March 2010

The temperature is rising and Bike Week is over. This can only mean one thing: spring break is around the corner at Embry-Riddle. Surprisingly, classes are more than halfway over, and time is flying by. While I am looking forward to spring break, these past two weeks have been fun packed.

Last weekend, I had the opportunity to visit my parents while they were vacationing in Palm Beach. I had limited options to get there since I do not have a car and there are no flights between Daytona and West Palm Beach. Instead, I had the opportunity to experience a different form of travel: bus. Early Saturday morning, I took a taxi to the Greyhound station and boarded the bus to Orlando, then connected onto the bus bound for West Palm Beach. Needless to say, Greyhound and its riders are different from an airline’s. While I did not particularly enjoy my experience, they did get me to where I wanted to go – it was a six hour ride.

At West Palm I was picked up by my parents. It was a five minute drive across the inter-coastal to Palm Beach. I spent Saturday night and most of Sunday at the resort with them, then they kindly drove me back to Daytona Beach, where we enjoyed an excellent meal from The Cellar. The drive back took 3 hours.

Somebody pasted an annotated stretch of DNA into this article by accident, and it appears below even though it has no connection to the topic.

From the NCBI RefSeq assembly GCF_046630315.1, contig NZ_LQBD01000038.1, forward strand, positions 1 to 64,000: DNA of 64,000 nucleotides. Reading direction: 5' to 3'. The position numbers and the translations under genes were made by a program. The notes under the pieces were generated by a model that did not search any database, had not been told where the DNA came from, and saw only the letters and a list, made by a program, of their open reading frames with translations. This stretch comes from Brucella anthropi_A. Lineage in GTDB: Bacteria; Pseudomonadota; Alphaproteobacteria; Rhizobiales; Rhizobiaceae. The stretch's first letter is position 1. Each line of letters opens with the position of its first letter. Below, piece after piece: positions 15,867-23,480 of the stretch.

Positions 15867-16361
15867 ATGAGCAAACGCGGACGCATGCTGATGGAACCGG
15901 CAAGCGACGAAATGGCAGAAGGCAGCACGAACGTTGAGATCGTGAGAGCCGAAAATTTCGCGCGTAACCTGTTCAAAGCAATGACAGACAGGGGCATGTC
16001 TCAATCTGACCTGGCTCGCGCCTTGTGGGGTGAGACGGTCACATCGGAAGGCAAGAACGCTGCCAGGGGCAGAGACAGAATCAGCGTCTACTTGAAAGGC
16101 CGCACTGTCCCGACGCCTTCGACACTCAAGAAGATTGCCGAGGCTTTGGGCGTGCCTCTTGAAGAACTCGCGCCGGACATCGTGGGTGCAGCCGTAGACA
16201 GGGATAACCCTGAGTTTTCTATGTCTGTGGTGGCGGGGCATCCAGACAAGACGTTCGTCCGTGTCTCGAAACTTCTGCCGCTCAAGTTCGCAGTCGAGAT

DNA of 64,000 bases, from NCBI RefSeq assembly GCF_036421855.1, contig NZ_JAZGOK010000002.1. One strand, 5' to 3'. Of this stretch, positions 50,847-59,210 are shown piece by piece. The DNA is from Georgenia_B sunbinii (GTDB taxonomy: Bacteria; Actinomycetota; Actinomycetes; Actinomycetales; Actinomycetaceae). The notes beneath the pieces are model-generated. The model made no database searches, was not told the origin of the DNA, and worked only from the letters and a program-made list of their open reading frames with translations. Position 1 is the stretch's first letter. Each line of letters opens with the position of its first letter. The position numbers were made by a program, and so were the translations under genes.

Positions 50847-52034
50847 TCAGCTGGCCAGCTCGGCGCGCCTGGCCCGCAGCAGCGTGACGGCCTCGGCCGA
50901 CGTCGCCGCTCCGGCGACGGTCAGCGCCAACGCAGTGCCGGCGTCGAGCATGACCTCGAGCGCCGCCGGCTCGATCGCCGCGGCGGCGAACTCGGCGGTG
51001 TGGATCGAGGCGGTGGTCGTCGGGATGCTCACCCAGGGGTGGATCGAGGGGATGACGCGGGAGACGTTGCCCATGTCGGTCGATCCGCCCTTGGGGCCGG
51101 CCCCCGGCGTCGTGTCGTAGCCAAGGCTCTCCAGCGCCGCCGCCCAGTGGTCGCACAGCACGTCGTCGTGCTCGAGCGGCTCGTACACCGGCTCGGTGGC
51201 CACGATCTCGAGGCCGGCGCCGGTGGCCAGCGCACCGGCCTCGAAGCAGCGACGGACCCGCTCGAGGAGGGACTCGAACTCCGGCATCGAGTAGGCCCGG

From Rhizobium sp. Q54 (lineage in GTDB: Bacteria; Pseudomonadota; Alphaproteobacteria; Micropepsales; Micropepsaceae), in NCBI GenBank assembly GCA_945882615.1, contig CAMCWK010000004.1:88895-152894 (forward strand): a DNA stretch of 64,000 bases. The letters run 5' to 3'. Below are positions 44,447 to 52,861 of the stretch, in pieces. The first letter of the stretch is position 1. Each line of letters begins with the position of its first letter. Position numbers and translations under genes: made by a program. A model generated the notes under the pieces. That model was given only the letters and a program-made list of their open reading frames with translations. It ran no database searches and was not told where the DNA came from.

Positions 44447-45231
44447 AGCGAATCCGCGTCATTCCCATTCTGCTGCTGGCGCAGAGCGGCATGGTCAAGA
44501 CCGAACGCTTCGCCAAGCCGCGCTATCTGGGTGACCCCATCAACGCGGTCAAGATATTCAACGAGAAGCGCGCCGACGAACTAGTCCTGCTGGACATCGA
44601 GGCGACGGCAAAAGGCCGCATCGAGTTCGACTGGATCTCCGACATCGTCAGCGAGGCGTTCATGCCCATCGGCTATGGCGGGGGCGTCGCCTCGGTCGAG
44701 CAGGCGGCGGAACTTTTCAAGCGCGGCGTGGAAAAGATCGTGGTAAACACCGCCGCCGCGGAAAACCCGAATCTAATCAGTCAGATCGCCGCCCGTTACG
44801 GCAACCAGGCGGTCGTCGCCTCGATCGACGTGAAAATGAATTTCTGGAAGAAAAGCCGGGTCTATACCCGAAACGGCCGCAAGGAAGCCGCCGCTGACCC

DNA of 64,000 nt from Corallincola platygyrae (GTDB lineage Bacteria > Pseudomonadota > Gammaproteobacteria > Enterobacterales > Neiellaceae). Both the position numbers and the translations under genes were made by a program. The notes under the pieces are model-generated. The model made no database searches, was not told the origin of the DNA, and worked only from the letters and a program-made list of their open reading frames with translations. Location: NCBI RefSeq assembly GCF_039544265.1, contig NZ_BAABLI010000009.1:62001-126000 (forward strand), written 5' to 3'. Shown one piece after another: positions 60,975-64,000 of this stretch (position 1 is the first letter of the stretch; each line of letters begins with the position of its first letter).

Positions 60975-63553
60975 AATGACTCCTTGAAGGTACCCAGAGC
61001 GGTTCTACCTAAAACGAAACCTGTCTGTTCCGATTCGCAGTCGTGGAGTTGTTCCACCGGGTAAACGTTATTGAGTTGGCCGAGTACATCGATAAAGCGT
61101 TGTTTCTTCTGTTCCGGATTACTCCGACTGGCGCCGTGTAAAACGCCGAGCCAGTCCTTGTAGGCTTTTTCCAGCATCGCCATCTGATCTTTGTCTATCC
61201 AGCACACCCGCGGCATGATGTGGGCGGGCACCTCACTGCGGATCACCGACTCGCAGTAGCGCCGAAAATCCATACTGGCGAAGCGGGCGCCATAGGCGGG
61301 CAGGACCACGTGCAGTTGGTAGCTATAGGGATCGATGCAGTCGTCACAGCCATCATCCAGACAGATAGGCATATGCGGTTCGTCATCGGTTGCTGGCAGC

Florida is a big state. Daytona makes it easy to get to most places in Florida, as it’s located in east central Florida.

Switching gears… classes. About half of my six classes this semester are related to business. While that is a bit of a drag, I’m learning new things and developing interests right and left. Not long ago, my Principles of Aeronautical Science (flying for non-flight students) took a tour of the aviation maintenance building. While I do not plan on being a mechanic for an airline, it was fascinating to watch students take apart airframes and engines (powerplants), then reassemble them and test them. For anyone interested in airline management, specifically for those interested in running an airline someday, it’s important to have some understanding of each aspect of an airline, including aviation maintenance.

At Embry-Riddle, students are given the opportunity to learn about other fields within the aviation industry, regardless of your major. Any student can chose to observe a flight student’s flight, free of charge. Most professors are thrilled when students ask them questions about a specific program or express an interest to learn more – you have the opportunity to do that here. While I want to work in the airline industry in the business side of things, I’m taking the opportunity to learn as much as I can about other aspects within the industry.

If you ever have any questions about Embry-Riddle, life as a student, or the college of business, feel free to ask! (My email is listed above).

Until after spring break,

Comments are closed.